Occupational therapy helps people with an injury, illness, or disability learn or re-learn to do everyday activities. For adults, this could include activities like getting dressed, cooking, and driving. For children, this could include activities like learning or playing. Occupational therapy got its name from its focus on helping patients with everyday activities—or “occupations.”
Occupational Therapists (OTs) and Occupational Therapy Assistants (OTAs) are a part of your health care team. They think about your physical abilities, like which parts of your body you can and can’t easily move. They think about your mental abilities, like what your brain can and can’t process. And they think about your environment, like where you live, work, or go to school—and how you get there.
Your OT will ask you questions about what’s important to you, like driving your car or folding your laundry, so treatment focuses on meeting your goals. They might change the way you do an activity, like putting an extension on your steering wheel or suggesting grab bars to help you get in and out of the shower. OTs and OTAs will usually go wherever you need them so you can practice your skills where you’ll actually be doing activities, like your school, house, office, or nursing home.
- Occupational therapy activities support what you want to do. All of your occupational therapy treatment activities should have meaning and be things you want and need to do. They should help you reach your goals and make you more functional and independent. The following are examples: Self-care or activities of daily living (brushing teeth, buttoning clothes, using eating utensils), Hand-eye coordination (writing on a classroom whiteboard, copying in a notebook what the teacher writes on the board), Fine motor skills (grasping and controlling a pencil, using scissors).
Real Life Example: If you had a stroke, you may still want or need to prepare your own meals while you’re recovering. Your OT or OTA should spend time helping you reach this goal by showing you the best ways to do things like reaching into cupboards and turning on the stove.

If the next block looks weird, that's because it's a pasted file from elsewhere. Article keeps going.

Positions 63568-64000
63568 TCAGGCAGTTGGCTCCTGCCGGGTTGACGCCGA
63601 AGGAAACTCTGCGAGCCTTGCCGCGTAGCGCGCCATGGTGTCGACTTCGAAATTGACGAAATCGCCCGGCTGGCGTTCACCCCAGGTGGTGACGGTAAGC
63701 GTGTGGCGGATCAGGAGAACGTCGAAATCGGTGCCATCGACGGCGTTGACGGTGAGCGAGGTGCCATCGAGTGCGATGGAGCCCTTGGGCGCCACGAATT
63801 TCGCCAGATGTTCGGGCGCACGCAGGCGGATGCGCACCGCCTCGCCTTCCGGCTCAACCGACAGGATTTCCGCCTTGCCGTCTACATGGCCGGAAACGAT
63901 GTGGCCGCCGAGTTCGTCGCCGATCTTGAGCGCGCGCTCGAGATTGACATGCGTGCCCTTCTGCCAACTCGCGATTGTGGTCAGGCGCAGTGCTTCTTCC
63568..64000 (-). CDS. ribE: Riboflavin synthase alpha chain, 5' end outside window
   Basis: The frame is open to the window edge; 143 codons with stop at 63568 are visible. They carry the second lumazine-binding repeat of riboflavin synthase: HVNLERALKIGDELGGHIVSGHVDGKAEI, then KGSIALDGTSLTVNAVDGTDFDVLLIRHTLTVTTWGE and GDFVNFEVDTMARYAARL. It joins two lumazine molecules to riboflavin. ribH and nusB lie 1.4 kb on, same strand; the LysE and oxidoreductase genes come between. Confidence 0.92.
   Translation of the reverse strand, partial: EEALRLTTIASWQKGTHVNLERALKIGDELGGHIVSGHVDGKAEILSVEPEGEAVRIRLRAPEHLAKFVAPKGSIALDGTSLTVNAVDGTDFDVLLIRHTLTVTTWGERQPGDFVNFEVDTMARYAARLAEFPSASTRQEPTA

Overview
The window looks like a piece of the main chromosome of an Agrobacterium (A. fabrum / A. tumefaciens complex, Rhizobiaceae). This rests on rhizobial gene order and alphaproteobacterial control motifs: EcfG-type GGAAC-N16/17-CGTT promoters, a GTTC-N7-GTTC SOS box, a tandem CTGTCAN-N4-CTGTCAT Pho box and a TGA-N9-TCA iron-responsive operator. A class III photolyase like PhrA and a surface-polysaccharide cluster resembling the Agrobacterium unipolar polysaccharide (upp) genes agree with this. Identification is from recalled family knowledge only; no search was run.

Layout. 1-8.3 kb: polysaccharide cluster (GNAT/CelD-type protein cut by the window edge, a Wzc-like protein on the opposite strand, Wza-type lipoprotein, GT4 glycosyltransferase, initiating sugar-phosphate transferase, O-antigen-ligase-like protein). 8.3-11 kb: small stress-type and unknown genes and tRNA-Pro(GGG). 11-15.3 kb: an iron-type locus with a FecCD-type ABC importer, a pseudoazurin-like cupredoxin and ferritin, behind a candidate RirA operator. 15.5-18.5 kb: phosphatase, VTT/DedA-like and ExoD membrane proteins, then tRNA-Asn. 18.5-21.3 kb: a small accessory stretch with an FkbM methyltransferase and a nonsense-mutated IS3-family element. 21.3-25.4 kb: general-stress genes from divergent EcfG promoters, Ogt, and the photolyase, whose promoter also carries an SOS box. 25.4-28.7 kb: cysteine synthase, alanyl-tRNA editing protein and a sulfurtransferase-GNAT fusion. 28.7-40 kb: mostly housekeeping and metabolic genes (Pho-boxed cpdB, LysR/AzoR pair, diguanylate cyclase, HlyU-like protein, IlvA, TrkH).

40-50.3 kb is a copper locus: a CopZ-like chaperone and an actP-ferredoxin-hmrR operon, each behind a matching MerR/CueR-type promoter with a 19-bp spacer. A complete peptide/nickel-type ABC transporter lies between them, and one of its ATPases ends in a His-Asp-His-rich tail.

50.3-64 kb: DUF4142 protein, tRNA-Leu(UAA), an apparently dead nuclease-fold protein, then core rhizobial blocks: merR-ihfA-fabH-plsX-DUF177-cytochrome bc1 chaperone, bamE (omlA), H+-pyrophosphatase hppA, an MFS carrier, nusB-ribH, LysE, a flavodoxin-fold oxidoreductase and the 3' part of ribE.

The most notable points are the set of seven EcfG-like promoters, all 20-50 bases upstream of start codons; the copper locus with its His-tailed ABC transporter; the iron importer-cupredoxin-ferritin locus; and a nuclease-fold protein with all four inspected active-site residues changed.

- Occupational therapy activities that challenge your mind have a purpose. Just like your movement-based occupational therapy activities help you reach your physical goals, your mind-based activities should help you reach your cognitive goals. Your OT and OTA will think about how your brain uses information to help you reach your goals.
Real Life Example: If you have a brain injury from an accident, you may still want to do your own grocery shopping. This might include planning your meals, making a grocery list, managing your money, and finding items in the grocery store.
How do I choose an occupational therapist? Your doctor may refer you to an OT, but you can also choose one on your own.
Make sure your OT or OTA is licensed. Federal and state laws license and regulate OTs and OTAs. Contact your state’s Occupational Therapy Licensing Board or Agency to confirm that your OT or OTA is licensed.
Check your insurance coverage. Ask your health insurance plan if they cover occupational therapy. Many do, including Medicare and Affordable Care Act plans. Also ask if the OT and/or OTA you want to see is in your plan’s network, how much you may need to pay, and how many appointments are covered.
Contact Pemi-Baker Community Health today to set up an appointment in your home or at our office on Boulder Point Drive. 603-536-2232
~written by Anna Swanson